ding systems and three cold deck ma­
chines-a Willamette, a Washington and
an Empire. All were steam-powered and
l-fired, although sometimes wood was
The coal was shipped in from the
on Vancouver Island. Normally, a
car of coal was spotted behind or near the
donkey engine to act as a tender. It was
unusual to operate coal-burning logging
quipment and locomotives on the B.C.
Coast, but the heavy rain fall minimized
the forest fire hazards. With this equipment,
Logging produced about 30 car­
of logs a day but planned to increase
production to about 40 carloads.
The Green Hornet, an Edwards Motorcar used to take the loggers from the camp to the
woods. It is neatly lettered for the Allision Logging Company and is nwnbered possibly 75 or
79, the last digit being indistinct. -Bill Robinson collection
An interesting addition to the roster was a gasoline-engined
motor car,
called by the loggers the Green Hornet. Remembered
by old timers as resembling an interurban with a gas engine at each
end, it
was actually an Edwards gas motor car, Model 20 or 25,
built in 1924. This machine is believed to have been
from the Morrissey, Fernie & Michel Railway at Fernie, in B.C.s
Crowsnest Pass. It was the second Edwards
car built for the MF&M
in 1924.7 The first, which was supplied with a trailer and was pow­
ered by a single 75-hp motor, was tested but found uns
on the
grades between Fernie and the mines. A second car, larger
with two Buda, 60-hp engines was more successful. One en­
was mounted on each truck. Intended to make six or more
trips a day to the mines, it featured an interior finished
in birch and
stained mahogany. Seats were upholstered in leather. For pas
sen-deep depression, formed a focus for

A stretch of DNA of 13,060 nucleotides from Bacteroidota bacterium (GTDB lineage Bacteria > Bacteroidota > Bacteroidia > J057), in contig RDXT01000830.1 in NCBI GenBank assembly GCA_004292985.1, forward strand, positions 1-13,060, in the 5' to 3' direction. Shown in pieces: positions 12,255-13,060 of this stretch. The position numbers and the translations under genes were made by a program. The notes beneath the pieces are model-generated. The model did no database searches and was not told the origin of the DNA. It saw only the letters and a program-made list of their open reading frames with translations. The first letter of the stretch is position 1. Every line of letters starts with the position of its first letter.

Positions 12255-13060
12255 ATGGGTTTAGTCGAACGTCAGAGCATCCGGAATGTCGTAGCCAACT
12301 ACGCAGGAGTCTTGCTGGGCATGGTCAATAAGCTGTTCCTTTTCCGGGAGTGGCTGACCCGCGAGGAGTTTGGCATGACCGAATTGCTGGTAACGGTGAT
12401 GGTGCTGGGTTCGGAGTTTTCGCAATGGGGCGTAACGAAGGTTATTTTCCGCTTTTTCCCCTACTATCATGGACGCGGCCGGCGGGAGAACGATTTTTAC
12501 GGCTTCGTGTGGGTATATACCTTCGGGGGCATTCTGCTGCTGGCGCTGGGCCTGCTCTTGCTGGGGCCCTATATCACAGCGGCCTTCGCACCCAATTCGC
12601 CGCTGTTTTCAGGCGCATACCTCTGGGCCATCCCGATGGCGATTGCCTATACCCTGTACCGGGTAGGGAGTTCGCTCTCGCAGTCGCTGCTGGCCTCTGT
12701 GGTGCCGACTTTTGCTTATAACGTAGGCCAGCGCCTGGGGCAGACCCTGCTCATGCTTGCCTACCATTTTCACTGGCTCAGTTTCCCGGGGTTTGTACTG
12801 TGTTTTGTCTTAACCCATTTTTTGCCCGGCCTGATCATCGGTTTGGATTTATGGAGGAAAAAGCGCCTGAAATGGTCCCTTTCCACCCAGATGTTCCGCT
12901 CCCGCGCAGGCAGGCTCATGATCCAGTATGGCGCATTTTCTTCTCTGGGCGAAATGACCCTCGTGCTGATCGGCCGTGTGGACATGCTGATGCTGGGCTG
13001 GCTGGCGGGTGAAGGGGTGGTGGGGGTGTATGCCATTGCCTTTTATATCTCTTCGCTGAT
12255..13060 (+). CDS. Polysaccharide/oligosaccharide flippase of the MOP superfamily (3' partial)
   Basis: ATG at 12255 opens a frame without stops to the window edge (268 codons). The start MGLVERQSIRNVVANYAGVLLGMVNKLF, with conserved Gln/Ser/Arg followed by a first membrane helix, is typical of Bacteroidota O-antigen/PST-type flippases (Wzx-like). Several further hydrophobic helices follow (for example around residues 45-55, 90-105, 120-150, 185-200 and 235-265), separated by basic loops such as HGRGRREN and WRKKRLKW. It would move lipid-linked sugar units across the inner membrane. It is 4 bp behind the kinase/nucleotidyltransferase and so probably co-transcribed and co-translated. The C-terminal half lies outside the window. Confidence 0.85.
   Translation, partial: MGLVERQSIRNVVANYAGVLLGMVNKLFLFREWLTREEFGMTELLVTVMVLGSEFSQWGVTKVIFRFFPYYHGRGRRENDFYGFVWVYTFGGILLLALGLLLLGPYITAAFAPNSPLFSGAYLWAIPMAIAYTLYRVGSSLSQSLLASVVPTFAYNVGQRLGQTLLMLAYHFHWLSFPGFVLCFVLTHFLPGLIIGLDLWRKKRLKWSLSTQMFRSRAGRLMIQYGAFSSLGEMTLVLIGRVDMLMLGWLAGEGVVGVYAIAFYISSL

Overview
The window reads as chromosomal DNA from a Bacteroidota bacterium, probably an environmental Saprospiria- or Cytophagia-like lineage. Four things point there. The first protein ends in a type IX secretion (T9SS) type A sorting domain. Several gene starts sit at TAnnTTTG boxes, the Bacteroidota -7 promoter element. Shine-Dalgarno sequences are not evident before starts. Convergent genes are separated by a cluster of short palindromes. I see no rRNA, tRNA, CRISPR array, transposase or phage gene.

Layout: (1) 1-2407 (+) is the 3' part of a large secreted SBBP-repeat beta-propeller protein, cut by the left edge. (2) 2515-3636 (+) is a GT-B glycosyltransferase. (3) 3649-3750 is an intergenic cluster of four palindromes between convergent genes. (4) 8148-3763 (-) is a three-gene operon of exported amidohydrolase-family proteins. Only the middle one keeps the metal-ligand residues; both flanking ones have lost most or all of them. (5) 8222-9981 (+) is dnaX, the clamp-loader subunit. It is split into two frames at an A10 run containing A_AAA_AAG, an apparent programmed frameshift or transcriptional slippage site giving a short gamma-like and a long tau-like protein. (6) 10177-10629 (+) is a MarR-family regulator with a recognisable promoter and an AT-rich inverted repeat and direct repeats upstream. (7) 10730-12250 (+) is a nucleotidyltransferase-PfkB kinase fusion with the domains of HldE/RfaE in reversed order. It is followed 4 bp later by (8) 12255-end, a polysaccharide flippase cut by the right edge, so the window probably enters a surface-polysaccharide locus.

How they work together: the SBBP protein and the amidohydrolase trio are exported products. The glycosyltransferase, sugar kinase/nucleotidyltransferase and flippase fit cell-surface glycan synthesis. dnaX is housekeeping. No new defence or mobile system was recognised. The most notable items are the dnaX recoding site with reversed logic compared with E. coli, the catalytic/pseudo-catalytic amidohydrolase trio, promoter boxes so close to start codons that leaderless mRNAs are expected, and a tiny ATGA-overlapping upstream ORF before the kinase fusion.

some of the logging opera­
tions. There, loading facilities were eventua
lly constructed so that
timber could
be cut along the lake shore and moved easily to the
rail line for transpOli to tidewate
r. In addition,Allision built a small
sawmill on the south side
of the lake to cut ties and other materials
for the railway and the
Daily operations began at the camp with crews being taken
to the woods by the Green Hornet or in a crew car. Usually
several crews would be working in the woods at
anyone time. Fallers
would work in one area while
bucking and yarding crews would
work in another. At the loading sites, logs were brought into the
landings using the
steam donkey engines and were loaded onto
empty skeleton cars that
had been brought up from the camp and
spotted next to the loading machines. Depending on how
Allison s Climax No. I during the early years 0/ the logging rail­
way at Cumshewa Inlet. The track
is unballasted and light rail was
used. -Stan Unsworth photo, Authors collection
timber was being cut, one or two train crews could be kept busy
throughout the day taking empties to the woods and returning with
loads to the dump in a seemingly endless cycle. Train crews would
push the loaded cars out onto the dump trestle where the logs were
unloaded. At times, new spurs would be under construction and
trains would be used to handle rail, ties and ballast.
At tbe end of
the day, the loggers would be taken back to camp. The last train of
the day would take empties out for the loading crews to fill first
thing the next morning and then return to camp with loads to be
dumped that night
or the next morning.
The remote location
of the camp made it necessary for
the operation to be largely self-sufficient. Tills was a price
of being
so far removed from mainland population centres and also from the
other settlements on the islands. Allisons camp included bunk­
houses, a cookhouse, office quarters, a large machine shop and en­
gine house. Nearby was the steamer dock.
The lifelines of the
camp, as they were to so many other camps along the B.C. Coast,
were the coastal steamships. These vessels provided a remarkably
reliable service to the remote camps. They carried mail, food sup­
plies, travelling salesmen, doctors, dentists, visiting relatives, tour­
ists and
of course, the loggers, fishermen, cannery workers and the
people from the coastal communities. People in the camps could
order supplies, parts, materials and day-to-day needs by mail and